• Can you make any changes to improve the appeal of the least popular items?

If you’ve successfully carried out part one, part two and now the third part explained in this article, you should have a solid foundation for a plan to move forward. In the next installment, we will show you how to look for new opportunities for growth.

strategic-planning

Strategic Planning – Step Two… Doing the Math

If you read our first installment of strategic planning for business owners, by now you have hopefully carried out the first step; reviewing and asking ‘why’ things happened the way they did. Now it’s time to focus on really understanding the operations of the company. This is the next logical step after we’ve taken the time to reflect on the root cause behind wins and losses.

One powerful way to this is to look at the numbers. When it comes to handling and analyzing the business finances most of us run in the opposite direction! Looking at the numbers means focusing on the math, and even for business people, math can feel unfamiliar or even intimidating. The good news is, the math required for this is very simple. So don’t panic! We’re not suggesting any crazy algebra here. The best approach is to use simple formulas on a spreadsheet, like Microsoft Excel or Google Sheets. We promise you, taking the time to do this step will make all the difference.

Start With Sales

At this point, we’re still looking back on historical data and assessing the performance of the previous year. We need that sound foundation of understanding in order to build a stronger strategy for the year ahead. Start by looking at the sales from the previous year. How did you do? How did it compare to the years before that? If you do this exercise consistently every year, you start to build up a picture of how your strategy and implementation had a direct impact on sales. Or where the strategy fell down, where you faced obstacles. Just answer these questions:

  • Are the number up, down or about the same?
  • Can you see any high-level trends developing over time?
  • Is there a clear upward growth, or do you need to intervene somewhere and correct the path?

Correction is different from improvement. If things are going well, improvement is necessary just to take things up another level. Correction is needed if the figures are down or you noticed a negative trend occurs.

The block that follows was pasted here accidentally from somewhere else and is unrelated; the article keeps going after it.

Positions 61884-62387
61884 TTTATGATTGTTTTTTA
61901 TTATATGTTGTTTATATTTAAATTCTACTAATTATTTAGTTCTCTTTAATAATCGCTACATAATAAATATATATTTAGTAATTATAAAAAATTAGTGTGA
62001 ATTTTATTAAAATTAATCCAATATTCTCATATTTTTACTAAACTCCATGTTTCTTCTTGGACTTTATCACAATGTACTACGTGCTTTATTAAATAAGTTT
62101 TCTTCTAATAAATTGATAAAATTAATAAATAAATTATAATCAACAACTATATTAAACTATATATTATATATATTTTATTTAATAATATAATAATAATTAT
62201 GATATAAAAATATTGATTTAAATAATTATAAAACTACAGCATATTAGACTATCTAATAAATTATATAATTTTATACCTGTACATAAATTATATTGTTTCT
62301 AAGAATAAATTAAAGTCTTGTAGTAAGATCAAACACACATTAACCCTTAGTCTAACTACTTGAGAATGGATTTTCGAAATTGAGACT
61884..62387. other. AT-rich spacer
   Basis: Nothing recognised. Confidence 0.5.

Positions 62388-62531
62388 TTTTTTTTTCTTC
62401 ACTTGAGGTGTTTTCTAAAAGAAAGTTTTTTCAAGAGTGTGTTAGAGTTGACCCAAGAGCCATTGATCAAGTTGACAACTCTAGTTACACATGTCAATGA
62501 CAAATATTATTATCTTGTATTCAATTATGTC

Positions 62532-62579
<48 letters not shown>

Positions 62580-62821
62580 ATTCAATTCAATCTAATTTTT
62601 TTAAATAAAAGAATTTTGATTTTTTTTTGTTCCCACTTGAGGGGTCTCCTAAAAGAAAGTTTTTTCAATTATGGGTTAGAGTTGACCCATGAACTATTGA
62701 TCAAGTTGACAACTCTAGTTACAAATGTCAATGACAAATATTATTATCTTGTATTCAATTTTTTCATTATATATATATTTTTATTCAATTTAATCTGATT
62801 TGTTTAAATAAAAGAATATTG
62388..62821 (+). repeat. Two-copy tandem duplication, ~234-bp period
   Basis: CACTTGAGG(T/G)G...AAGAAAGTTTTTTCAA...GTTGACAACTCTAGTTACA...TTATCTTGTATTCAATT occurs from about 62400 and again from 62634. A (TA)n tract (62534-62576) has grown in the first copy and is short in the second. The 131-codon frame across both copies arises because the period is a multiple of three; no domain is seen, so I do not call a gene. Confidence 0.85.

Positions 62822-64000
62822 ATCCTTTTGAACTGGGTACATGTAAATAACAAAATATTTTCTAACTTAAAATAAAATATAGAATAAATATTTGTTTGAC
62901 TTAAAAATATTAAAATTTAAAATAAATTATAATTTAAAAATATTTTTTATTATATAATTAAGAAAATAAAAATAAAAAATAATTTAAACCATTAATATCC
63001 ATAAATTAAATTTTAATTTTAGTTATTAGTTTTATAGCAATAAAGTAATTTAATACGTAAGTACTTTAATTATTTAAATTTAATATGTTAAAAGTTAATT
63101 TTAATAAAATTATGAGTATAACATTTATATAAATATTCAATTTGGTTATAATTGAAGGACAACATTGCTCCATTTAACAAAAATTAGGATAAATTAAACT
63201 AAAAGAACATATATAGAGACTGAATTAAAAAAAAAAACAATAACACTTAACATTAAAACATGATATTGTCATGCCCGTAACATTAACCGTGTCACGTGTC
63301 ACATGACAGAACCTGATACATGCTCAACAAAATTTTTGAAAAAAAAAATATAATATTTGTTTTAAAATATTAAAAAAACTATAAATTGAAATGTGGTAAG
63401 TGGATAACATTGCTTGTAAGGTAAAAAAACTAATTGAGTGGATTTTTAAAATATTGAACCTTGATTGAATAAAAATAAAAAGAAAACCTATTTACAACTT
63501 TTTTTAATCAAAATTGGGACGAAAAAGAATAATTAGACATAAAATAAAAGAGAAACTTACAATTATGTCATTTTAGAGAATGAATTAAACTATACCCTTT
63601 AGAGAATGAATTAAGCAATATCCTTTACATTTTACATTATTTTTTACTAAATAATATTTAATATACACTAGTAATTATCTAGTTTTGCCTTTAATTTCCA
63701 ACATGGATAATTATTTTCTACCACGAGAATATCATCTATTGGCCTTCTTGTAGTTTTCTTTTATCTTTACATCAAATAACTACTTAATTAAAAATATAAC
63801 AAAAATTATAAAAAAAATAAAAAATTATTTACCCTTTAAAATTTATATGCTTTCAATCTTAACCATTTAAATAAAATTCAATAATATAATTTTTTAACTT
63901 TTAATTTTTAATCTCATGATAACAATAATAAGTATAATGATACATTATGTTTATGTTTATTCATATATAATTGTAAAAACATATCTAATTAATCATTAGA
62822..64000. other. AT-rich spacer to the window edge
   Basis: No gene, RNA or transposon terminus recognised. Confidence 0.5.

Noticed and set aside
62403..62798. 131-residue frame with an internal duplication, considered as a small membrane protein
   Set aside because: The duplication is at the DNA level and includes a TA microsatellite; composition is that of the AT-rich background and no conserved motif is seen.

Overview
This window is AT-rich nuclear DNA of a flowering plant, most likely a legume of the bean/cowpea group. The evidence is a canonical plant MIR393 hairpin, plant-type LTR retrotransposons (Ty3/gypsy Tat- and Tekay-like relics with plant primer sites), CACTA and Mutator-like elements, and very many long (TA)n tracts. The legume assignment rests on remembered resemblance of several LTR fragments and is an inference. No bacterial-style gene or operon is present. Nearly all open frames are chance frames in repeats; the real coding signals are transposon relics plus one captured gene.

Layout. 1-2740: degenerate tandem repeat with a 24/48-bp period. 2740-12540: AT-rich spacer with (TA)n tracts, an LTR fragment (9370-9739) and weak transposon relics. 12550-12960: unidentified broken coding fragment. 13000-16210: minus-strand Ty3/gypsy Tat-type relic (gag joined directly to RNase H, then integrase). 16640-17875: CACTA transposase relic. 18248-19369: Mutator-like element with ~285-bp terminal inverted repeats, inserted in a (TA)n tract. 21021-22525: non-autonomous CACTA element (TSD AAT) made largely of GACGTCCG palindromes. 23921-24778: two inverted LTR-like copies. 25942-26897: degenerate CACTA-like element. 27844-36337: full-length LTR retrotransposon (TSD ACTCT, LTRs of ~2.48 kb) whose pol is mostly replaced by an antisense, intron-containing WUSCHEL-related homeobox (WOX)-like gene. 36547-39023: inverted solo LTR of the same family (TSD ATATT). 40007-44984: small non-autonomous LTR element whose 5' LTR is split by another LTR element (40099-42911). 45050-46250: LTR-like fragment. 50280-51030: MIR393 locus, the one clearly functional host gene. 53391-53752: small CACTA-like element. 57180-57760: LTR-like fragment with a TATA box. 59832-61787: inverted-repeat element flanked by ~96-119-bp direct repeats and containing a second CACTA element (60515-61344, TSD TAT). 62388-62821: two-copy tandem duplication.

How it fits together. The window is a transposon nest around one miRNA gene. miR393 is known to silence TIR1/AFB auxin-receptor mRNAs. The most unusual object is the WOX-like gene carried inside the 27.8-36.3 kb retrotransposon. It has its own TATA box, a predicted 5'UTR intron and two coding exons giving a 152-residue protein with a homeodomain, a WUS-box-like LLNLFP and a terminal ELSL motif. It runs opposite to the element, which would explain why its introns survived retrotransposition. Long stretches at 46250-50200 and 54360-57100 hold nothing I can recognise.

Break It Down

Break this down further and start to look at the sales on a monthly or even weekly basis. Only move on to this stage after you’ve looked at the yearly figures. There’s little point overwhelming yourself with lots of data straight-away. If you don’t understand something, really try to figure it out before moving on. Answer these questions:

Are there specific times in the year when you receive more orders?
If yes, is this due to overall industry trends or is it associated with specific promotional campaigns you ran?

If you notice drops in sales over certain times of the year and these are due to the industry you’re in, this will have implications for cash flow. Answer these questions:

  • Do you need to plan for slower times and set aside money to manage cash flow?
  • Are there special promotions you can run to boost demand during those slack periods?
  • Can you replicate successful campaigns from last year?

At the very least, just understanding the seasonal flow of our business, can help us be better prepared. In the next series of strategic planning tips, we will look at the patterns within the numbers and how to complete the financial assessment before moving on.

 

 

About the Author

Wilson Zehr is a Direct Mail Leader, Direct Marketing Specialist, and CEO of Cendix (www.cendix.com), the leading provider of Web-to-print solutions that increase sales both online and offline. He is also the founder of Zairmail (www.zairmail.com), the company responsible for many "industry firsts" in direct mail.